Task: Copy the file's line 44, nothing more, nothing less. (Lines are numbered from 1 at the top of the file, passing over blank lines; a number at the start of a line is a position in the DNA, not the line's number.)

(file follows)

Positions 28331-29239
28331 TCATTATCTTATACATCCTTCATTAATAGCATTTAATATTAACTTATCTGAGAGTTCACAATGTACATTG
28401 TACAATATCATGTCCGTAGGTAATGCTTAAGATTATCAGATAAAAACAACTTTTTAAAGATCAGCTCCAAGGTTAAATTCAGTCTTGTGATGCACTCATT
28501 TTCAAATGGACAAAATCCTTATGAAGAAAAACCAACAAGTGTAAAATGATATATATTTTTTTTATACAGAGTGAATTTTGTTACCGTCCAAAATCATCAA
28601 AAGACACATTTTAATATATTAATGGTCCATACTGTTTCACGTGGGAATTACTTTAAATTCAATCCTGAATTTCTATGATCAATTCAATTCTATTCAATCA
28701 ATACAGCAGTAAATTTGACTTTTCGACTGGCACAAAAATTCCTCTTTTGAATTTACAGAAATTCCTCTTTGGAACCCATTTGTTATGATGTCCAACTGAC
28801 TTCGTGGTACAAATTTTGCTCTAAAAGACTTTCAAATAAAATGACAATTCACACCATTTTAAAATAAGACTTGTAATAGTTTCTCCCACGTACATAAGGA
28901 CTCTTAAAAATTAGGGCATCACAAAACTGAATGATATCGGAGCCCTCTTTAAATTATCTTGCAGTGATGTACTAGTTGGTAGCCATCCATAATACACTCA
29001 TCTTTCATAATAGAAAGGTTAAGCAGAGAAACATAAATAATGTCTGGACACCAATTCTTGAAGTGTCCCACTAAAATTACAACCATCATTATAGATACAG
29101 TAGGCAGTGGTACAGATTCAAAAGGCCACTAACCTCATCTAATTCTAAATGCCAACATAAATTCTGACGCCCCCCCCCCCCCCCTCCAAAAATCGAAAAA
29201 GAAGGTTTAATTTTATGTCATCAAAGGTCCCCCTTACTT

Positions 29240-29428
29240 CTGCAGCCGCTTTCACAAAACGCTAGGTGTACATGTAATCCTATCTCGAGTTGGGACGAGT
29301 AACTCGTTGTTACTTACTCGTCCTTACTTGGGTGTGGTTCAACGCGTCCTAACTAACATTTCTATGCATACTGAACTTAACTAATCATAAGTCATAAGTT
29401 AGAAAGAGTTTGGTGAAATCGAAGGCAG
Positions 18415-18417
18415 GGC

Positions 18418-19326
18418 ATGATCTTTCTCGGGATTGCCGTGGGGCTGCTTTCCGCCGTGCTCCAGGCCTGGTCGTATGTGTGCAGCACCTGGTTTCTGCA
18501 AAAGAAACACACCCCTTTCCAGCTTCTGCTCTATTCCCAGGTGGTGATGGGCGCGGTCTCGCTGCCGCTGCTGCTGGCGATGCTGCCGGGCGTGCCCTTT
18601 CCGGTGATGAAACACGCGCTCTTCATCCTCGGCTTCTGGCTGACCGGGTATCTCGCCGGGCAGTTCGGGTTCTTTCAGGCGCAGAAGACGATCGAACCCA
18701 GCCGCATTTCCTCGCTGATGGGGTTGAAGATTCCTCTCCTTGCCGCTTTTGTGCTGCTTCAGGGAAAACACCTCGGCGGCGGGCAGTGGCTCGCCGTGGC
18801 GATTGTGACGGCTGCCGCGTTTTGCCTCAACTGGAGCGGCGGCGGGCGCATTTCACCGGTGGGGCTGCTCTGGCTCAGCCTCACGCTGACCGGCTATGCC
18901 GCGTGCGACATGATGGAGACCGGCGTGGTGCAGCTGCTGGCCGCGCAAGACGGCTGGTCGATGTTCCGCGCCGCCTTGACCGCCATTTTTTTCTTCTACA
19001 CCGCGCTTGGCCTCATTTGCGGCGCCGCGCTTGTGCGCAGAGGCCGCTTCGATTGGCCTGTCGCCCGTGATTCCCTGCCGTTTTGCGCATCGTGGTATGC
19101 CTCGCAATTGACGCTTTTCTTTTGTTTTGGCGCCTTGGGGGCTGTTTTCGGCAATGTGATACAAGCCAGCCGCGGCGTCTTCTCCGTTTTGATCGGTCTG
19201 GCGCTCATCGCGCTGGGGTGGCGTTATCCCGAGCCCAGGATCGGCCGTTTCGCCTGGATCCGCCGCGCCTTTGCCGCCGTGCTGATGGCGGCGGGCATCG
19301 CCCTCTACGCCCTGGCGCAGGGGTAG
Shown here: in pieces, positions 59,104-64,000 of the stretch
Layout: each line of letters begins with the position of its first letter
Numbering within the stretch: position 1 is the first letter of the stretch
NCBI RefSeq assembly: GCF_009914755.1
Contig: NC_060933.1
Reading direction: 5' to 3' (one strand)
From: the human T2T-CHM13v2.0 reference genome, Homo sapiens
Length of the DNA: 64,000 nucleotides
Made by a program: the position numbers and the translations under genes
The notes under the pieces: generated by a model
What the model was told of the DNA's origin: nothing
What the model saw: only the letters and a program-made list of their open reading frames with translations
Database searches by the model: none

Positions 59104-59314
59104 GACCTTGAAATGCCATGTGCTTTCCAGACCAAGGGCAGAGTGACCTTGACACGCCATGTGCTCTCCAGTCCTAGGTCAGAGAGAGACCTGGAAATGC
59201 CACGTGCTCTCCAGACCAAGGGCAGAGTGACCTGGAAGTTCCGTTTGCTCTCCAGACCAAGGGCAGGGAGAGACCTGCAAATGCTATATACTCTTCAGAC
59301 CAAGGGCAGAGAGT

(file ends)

59201 CACGTGCTCTCCAGACCAAGGGCAGAGTGACCTGGAAGTTCCGTTTGCTCTCCAGACCAAGGGCAGGGAGAGACCTGCAAATGCTATATACTCTTCAGAC